1131 GMT February 29, 2020
Mohammad-Taher Tajvanchi began giving blood since the beginning of Iraq’s invasion of Iran in late September 1980, IRNA reported.
“After the Iraqi air raid on the city, the loudspeakers of the main mosque of the city invited the citizens with enough strength to go to the hospital and donate blood,” Tajvanchi said.
Saying that mass media did not exist like they do today, he added, “The loudspeakers and the blood donors were the only things that could soothe the injured and their families.”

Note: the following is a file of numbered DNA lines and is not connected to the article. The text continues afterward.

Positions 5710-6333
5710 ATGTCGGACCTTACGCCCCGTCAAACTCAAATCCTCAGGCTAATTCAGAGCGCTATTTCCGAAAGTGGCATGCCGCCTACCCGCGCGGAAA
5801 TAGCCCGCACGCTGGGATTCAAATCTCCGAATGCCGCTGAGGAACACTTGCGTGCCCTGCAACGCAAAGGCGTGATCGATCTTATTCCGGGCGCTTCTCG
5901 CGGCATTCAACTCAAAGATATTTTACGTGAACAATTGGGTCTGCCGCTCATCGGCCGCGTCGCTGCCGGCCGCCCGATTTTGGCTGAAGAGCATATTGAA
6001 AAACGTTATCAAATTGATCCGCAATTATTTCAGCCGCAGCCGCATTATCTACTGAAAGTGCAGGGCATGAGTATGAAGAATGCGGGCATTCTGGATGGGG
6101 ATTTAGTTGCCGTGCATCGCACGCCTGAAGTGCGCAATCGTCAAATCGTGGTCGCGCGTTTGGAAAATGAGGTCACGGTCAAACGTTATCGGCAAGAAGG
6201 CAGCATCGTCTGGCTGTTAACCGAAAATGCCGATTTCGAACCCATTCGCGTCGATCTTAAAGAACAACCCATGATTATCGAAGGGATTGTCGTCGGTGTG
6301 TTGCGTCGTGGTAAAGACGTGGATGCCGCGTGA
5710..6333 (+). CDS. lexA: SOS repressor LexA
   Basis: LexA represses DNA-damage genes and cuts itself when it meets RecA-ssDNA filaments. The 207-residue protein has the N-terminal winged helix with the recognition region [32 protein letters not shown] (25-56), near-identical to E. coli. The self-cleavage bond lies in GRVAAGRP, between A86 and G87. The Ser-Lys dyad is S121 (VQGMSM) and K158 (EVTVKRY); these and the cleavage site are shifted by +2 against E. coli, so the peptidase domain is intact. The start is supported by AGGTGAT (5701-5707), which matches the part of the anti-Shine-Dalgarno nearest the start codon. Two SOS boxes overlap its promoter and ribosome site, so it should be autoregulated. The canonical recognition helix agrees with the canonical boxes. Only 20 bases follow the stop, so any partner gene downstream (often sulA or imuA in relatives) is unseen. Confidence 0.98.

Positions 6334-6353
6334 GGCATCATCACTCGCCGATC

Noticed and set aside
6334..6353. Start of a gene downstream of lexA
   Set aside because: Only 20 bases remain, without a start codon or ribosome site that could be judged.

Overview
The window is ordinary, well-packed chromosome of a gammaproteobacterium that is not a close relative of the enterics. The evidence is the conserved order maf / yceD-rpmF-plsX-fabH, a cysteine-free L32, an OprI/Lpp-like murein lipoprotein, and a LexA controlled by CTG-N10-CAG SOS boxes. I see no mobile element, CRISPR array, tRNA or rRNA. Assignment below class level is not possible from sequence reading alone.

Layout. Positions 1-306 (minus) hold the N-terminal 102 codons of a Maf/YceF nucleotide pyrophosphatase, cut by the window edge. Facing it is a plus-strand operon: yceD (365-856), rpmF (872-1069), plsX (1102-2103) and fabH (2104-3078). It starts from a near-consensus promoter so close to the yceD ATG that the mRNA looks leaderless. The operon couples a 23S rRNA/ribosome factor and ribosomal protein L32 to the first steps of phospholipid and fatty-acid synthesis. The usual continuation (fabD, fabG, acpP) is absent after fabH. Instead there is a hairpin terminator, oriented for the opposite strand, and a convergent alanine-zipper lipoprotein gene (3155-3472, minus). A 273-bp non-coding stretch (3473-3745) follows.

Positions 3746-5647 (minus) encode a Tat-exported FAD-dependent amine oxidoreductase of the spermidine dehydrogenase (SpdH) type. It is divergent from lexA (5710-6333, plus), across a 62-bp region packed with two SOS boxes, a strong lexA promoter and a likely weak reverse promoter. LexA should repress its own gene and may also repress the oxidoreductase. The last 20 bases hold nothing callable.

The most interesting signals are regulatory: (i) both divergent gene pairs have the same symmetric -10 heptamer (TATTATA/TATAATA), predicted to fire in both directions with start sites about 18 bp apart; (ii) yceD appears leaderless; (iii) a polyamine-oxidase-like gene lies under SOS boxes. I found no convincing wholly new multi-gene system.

Blood donation age is between 18 and 65, and Tajvanchi, 56, intends to go on with the donation for another nine years.
He believes that the people who donate blood regularly have better spirits and are healthier than others.
“My goal of blood donation is to save people regardless of their color, ethnicity, and religion,” Tajvanchi added.
There are a few donors in Iran that have donated blood more than 100 times.
Men can donate blood maximum four times each year while the number for women stays at two.
Tajvanchi holds the record of his province.
The world record of blood donation belongs to another Iranian, Mohammad-Hassan Sheykholeslami, 84, who has donated more than 200 times, which was recorded in Guinness in 2003. He is an immune-hematologist.